By Sahil Sood:
Hatred is not a self-perpetuating mechanism. It’s a seed planted, with calculated deliberation and thought, in the evolving quarters of education, labour, economy, society, and politics, and nourished with sunshine and water of the hands and minds of those who intend to spread its poisoned abundance, with an aim to establish a hegemony by the few, over the riches of others. The vectors that aid in pollination carry it in blind faith, or sometimes under the burden to maintain the stronghold established by their predecessors. Thus, hatred is constantly taught, fed, and perpetuated.
When asked what the book ‘Hatred In The Belly’ is about, I’m often confused what to reply. To say that it is a scathing critique of the Arundhati Roy-Navayana project to publish Babasaheb Ambedkar’s founding text on caste-based practices in India, ‘Annihilation Of Caste’, with a weightier, self-aggrandizing introduction that seeks to delegitimize Ambedkar’s philosophy, would be taking a reductionist stance. The book is not a mere critique, for neither the word ‘scathing’ nor ‘critique’ intensify the sense of disquiet and urgency behind every word of the text.
‘Hatred In The Belly’ is a dossier on caste politics in India; a treatise on how the casteist thought is embedded and kept alive in our collective psyche. Keeping in view the criticism of the Roy-Navayana project — in response to which the collection emerged – it offers a variety of perspectives on how, wittingly or unwittingly, the Brahminic society — the class at the highest rung of caste hierarchy in India — does grave injustice to the Dalits — a community considered to be at the lowest rung of caste hierarchy in India, and how the age-old Brahminic hegemony is preserved and perpetuated through the established knowledge systems.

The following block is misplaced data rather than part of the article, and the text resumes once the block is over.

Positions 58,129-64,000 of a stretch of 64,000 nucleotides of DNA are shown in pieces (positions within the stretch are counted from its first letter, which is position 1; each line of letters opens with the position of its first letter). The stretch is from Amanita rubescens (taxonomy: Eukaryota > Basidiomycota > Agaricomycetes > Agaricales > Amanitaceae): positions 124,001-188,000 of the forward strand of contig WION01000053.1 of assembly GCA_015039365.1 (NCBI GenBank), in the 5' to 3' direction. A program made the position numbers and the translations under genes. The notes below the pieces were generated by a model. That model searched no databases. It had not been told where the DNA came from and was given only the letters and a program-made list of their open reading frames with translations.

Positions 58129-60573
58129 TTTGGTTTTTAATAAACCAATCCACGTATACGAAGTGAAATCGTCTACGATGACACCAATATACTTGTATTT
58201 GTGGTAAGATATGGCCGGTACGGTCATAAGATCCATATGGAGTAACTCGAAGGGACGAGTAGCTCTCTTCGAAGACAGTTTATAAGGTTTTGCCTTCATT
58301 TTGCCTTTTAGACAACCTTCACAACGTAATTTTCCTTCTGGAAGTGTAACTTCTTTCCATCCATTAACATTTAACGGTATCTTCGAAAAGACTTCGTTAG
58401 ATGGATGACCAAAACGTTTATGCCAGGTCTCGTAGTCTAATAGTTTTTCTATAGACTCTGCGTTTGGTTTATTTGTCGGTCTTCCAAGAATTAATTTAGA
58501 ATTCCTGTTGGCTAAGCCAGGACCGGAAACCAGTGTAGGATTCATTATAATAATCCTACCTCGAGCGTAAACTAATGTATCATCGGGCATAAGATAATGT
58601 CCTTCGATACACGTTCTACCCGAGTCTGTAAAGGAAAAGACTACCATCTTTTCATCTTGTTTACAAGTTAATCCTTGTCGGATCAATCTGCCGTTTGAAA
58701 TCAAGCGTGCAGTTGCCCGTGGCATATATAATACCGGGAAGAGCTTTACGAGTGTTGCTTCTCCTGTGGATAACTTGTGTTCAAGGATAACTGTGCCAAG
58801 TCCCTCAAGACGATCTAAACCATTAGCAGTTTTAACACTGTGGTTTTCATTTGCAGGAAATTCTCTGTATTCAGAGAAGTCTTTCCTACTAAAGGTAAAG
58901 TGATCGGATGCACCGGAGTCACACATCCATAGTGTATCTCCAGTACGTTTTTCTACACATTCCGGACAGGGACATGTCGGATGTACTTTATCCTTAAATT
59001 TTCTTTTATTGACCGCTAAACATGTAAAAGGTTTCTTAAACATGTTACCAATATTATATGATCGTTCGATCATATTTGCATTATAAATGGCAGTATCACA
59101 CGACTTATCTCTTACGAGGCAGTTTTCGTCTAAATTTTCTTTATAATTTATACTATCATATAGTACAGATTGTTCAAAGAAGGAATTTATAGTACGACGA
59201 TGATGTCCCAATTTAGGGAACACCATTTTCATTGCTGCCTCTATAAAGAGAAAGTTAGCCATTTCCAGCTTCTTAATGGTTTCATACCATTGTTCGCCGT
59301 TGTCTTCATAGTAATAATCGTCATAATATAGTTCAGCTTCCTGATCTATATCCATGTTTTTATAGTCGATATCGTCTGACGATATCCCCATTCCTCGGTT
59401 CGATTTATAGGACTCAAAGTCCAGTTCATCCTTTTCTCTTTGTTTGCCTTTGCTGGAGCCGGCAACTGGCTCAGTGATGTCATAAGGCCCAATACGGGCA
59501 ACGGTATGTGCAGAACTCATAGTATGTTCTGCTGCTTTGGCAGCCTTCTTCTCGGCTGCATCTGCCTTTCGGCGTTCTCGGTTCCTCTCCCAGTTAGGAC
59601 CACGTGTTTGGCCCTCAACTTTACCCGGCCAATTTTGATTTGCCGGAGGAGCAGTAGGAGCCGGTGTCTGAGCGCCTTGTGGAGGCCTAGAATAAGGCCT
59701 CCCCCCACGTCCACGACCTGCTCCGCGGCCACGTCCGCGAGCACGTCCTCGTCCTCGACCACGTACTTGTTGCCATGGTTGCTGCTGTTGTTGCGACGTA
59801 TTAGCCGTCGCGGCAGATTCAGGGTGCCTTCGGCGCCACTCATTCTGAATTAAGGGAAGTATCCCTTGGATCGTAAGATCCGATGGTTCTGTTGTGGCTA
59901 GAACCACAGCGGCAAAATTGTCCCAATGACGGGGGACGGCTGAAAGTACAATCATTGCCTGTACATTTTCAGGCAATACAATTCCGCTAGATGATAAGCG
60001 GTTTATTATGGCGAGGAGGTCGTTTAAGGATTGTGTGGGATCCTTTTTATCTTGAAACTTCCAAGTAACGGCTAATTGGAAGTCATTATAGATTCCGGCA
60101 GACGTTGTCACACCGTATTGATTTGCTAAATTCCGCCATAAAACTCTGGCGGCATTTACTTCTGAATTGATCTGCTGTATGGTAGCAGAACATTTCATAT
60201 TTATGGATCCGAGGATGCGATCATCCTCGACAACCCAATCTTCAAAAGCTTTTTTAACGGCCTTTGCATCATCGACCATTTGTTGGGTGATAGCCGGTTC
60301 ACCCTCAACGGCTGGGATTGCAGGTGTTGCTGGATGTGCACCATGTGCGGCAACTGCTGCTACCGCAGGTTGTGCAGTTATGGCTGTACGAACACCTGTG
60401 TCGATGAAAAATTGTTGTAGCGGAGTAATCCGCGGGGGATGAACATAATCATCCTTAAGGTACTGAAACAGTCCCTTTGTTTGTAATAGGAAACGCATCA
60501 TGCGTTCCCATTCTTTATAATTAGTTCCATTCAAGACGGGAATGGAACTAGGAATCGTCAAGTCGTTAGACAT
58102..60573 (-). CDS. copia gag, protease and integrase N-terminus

I was struck by the variety and breadth of thought process. The essays help one sharpen his/her intellect while offering curious insights on the topic in discussion. The writing is astute and succinct, accompanied by passages from ‘Annihilation Of Caste’, and a series of short poems and caricatures. Sample how K. K. Baburaj, a notable cultural critic and political commentator based in Kerala, challenges Roy’s romantic affiliation towards Maoism in light of people’s movements and class struggles in India:
The critical difference here is that the theme of the politics of the marginalized is ‘survival’, while a Marxist agenda is determined by ‘class struggle’. “[…] In short, a political and military revolution that is arrived at by drawing a straight line from Marxism will not consider marginalized sections or other religio-socio diversities, or sexual minorities, as political agents. […] To be beyond the state, to detest urbanism, to urbanism, to understand class domination a historically, to fail to recognize emerging social subjectivities, and above all, to have no trust in democracy” —are not these merely the natural convictions arising from her belief in a simplistic modernism?
One pertinent question remains to be addressed, though: ‘Who are these people?’ A casual glance at the back pages will reveal a list of writers, academics, students, and activists who refer to themselves as ‘Ambedkar Age Collective’. To call them ‘romantics’ would be a misnomer in terms of terminology, as they don’t strive for a poet’s utopia; their discourses aren’t ‘polemics’; their protests are not ‘mob outrage’; they’re all those who have—and still do—unstintingly, vehemently struggled to bring out the truth buried under the irrational prejudices and indoctrinated teachings that have led to the condensed hostility of the Brahminic India towards the Dalits, and in the process hold a clean mirror to the present-day ugly Bharat (India). They attempt to rid our minds of the carefully planted and nurtured ‘seed of hatred’, whose vegetation has been infesting for generations. Thus, ‘Hatred In The Belly’ is a necessary, sanitizing experience of our times.